She patted my hand and told me that I was going through the change. I couldn’t believe what she was saying! At 47 years old I started getting “old.” She handed me a paperback book that she said would help me understand what my body was doing.

That night I relaxed in the tub and picked up the book and began to read. The words were sweet and delicate. “You’re still a woman even though you can’t have babies anymore.”

I couldn’t take it! I tossed it in the trash.

My doctor wouldn’t give me anything to get rid of the symptoms. “It’s perfectly normal,” she said.

So, every day became a new adventure with the symptoms of menopause. Thank God my family still loves me!

Since I couldn’t find a book that shared the in-your-face experiences of menopause and getting older with a bit of humor, I decided one day while teaching my altered book class at a local design college, I would make an altered book on the subject and it would be about my experience.

Why did I come up with that idea? It was freezing cold outside, my head was beet red, sweat was dripping down my face, and my students looked at me like I had a third eye! I just shrugged and pressed on.

I found an old book that had a by-line…the years of change. I took that book and altered it to create  ManyPaws, the Years of Change.

Each week I did a spread in the book.  Depending on what challenges I was going through, that is what I wrote about. We had a show-n-tell in the class every week to show off the work we did in our books. I showed mine to the students and there were lots of “yuck,”“my mom’s doing that,” and sometimes laughter. I wasn’t trying to appeal to them, just critiquing the pages.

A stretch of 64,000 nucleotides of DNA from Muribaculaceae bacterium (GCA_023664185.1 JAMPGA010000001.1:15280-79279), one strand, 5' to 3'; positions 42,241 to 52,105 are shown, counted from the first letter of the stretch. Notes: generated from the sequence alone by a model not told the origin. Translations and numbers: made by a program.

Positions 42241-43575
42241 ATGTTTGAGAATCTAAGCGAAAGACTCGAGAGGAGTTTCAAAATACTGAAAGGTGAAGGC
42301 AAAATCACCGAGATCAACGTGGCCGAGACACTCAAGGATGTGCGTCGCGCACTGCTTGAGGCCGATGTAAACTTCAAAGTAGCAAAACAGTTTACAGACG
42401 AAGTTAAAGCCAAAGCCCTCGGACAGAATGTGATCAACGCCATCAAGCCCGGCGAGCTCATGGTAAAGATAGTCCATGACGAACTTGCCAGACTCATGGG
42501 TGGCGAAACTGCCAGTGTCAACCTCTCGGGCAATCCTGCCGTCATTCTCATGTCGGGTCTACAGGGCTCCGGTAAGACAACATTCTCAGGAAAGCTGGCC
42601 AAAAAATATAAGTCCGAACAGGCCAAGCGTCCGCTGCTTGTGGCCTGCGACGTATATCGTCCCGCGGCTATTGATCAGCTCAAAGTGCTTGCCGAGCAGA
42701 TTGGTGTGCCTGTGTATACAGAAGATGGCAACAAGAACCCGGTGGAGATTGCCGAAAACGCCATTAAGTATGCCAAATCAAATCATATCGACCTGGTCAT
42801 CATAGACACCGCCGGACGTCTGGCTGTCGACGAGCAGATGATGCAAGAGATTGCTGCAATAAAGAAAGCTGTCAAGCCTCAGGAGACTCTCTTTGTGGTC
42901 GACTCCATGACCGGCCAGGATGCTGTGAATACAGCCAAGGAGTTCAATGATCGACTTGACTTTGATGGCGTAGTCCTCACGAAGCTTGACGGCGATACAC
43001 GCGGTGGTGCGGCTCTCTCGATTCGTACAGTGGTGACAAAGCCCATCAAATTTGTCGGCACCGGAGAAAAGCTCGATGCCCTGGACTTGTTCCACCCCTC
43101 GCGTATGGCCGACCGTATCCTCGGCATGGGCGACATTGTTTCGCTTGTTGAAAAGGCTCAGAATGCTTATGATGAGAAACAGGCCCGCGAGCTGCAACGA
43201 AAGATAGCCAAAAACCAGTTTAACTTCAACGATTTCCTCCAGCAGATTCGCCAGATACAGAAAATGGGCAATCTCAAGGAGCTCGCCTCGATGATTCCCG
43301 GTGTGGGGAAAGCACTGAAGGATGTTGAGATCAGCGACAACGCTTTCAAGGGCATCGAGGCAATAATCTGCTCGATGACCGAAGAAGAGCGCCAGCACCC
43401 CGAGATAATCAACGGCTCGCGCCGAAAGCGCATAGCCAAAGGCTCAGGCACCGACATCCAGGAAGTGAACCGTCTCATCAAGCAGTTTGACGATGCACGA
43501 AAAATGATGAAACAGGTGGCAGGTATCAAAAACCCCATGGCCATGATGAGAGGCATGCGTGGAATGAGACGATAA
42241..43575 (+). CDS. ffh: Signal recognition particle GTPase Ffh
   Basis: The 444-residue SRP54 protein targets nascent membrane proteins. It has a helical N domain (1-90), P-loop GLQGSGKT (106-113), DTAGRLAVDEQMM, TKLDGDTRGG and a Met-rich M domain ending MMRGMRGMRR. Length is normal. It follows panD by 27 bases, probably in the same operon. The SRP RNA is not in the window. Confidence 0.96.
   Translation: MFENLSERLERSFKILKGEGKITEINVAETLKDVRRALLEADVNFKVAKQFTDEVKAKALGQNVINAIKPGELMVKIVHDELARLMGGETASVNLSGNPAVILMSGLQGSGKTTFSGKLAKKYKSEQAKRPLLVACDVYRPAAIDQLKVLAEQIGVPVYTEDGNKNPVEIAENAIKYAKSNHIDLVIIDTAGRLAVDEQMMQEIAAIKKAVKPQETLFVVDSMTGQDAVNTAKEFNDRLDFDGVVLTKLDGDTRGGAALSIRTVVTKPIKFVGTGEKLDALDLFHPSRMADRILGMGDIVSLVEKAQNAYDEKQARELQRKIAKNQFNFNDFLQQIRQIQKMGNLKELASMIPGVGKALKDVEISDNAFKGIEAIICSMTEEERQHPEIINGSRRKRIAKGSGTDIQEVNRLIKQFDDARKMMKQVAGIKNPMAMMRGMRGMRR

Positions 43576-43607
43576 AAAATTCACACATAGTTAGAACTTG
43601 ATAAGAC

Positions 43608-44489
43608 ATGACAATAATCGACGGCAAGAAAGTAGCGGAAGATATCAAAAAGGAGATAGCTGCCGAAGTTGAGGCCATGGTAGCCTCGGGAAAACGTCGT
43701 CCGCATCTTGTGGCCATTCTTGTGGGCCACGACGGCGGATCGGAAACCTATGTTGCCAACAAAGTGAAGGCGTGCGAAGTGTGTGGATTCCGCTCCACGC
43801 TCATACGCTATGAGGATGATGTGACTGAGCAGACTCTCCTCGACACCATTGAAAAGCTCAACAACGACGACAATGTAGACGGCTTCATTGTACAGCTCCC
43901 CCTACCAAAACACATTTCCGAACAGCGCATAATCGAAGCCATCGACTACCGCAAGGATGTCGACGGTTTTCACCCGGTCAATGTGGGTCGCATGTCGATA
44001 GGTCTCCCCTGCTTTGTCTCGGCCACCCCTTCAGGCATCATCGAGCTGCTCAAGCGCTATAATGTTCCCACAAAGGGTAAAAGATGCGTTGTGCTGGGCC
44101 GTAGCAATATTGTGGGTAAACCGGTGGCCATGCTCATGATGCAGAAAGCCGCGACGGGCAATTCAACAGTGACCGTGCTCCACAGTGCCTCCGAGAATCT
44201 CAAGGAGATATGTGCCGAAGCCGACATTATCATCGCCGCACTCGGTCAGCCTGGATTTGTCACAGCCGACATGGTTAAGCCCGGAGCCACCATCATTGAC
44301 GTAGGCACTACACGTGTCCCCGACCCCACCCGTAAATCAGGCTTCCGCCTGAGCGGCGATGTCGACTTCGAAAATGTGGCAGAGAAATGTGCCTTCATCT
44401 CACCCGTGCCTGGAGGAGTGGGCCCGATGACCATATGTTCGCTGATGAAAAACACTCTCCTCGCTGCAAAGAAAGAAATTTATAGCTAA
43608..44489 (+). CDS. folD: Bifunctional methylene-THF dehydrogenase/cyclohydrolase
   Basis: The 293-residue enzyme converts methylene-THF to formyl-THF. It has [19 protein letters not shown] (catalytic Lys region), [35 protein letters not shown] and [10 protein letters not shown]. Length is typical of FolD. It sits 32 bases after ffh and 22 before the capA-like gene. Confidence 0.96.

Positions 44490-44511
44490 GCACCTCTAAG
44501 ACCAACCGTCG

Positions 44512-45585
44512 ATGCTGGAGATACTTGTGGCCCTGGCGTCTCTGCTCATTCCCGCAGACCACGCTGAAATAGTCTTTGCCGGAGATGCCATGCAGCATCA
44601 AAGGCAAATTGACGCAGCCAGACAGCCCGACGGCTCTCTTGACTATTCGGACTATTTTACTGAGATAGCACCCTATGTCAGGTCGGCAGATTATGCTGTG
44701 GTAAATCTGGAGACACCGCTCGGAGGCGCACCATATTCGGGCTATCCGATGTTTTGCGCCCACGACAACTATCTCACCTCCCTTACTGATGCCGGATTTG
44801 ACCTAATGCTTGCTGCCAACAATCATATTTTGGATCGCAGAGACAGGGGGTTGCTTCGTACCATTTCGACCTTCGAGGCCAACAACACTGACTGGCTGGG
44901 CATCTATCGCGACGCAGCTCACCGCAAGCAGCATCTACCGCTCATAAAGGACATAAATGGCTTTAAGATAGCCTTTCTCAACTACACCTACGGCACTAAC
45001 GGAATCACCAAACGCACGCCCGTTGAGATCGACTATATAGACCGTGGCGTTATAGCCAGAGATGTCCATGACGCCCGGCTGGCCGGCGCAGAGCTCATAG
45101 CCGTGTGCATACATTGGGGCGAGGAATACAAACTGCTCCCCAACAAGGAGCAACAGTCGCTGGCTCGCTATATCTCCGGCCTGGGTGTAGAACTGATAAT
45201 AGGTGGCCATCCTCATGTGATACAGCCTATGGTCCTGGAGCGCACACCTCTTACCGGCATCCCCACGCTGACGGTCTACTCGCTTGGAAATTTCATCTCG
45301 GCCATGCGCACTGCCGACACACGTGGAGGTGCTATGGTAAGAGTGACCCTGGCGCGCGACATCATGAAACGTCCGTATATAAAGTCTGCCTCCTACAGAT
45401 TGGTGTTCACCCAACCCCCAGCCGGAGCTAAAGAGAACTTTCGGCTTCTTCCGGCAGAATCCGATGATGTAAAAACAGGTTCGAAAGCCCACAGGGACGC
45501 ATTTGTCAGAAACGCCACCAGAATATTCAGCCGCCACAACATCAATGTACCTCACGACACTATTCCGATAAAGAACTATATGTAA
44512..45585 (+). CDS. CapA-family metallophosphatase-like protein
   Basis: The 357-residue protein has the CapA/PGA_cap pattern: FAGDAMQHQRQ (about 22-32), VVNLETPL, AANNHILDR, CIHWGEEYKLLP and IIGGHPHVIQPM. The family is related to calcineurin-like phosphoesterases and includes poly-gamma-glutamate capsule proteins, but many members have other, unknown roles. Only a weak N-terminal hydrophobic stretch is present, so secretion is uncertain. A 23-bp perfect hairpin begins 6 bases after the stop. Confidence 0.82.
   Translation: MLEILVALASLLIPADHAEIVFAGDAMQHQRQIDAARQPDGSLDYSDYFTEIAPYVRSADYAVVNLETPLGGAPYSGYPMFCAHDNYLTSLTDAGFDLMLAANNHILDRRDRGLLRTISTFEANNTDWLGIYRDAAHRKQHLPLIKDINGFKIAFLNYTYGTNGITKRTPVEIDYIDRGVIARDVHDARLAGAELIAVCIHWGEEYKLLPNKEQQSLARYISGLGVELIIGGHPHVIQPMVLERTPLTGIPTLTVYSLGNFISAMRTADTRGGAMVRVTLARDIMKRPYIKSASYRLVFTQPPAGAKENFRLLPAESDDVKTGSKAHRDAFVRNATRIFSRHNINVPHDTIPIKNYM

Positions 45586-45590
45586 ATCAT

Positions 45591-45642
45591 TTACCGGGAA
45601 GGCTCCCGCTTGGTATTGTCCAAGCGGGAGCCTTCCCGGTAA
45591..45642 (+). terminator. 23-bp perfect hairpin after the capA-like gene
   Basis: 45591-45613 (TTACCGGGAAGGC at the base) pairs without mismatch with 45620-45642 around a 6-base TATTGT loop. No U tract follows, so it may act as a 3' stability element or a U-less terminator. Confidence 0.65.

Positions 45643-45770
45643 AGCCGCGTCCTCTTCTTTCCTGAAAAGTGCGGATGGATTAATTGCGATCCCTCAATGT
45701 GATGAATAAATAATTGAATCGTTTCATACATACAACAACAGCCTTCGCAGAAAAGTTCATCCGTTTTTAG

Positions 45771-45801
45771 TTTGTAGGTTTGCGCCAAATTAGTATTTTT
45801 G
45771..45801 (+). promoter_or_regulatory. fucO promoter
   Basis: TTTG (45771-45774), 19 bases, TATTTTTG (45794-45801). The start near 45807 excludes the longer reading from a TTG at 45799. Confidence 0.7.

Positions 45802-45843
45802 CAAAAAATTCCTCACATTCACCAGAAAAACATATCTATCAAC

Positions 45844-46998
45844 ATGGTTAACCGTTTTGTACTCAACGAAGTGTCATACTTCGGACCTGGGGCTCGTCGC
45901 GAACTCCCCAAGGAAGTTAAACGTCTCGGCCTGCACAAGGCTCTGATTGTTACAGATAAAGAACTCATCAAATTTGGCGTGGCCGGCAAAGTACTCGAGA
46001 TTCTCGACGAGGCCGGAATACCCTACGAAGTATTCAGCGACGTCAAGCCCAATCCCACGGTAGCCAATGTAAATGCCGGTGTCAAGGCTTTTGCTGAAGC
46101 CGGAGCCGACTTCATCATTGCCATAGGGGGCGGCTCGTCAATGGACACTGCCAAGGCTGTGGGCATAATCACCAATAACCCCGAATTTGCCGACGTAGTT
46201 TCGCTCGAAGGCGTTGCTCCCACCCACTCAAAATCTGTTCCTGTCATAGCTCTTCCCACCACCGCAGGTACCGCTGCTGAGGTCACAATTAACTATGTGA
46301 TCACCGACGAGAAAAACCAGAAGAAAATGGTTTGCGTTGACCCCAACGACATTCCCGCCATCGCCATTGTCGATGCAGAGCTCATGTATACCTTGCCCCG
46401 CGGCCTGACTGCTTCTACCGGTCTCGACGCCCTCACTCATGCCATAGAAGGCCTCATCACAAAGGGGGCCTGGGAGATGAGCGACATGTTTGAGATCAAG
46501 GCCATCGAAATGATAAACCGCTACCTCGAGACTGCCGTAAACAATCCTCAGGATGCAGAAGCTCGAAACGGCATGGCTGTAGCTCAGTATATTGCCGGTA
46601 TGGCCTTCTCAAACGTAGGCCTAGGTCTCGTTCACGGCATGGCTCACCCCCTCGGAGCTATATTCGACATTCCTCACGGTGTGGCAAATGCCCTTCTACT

At the end of the semester, we had an Altered Book Show. The students and I would have our altered books on display for the faculty, staff , family and friends. Of course, my whole experience with menopause was there for the whole world to see.

It wasn’t long before we heard laughter. Not only from the moms and older women of the college, but from their husbands!
Oh no. I was totally embarrassed, but come to find out, they liked it. The women started telling me their stories and wanted a copy for themselves or to give to their girlfriends.

So my husband and I decided to publish it ourselves and see if the book could really work the way I made it and it did! Not such a bad outcome that started with exploding eggs….in more ways than one!!

To see Susan’s cool book trailer and to purchase ManyPaws and greeting cards taken from its pages,  check out the ManyPaws website.  You can also purchase ManyPaws though this Amazon link.

Here’s the Facebook page!

Giveaway: Susan is giving a copy of ManyPaws to one lucky reader. For a chance to win, simply enter a comment by November 1 saying you’d like to be the winner. U.S. and Canada only. Thanks, Susan!

Many Paws Cover

About herself, Susan writes: 

I was born and raised in Memphis, Tennessee.  Since I could remember, I had a crayon in my hand, coloring something. I was one of those kids who wanted to learn about anything creative. I sewed, painted, took apart things and put them back together just to see how they were made.  My curiosity always guided me to figure out how things worked.  It still does!

I graduated from Memphis College of Art in 1984 with a BFA  Advertising/ Graphics Design Degree…that was BC….before computers. I started college with two small children and a husband that traveled a lot, so you can imagine what my house looked like! Anyway, being a graphic designer I was able to work from home and be with the kids while my husband was away. I’ve designed gift cards, album covers, invitations, license plates, basically anything except wall paper and  wrapping paper.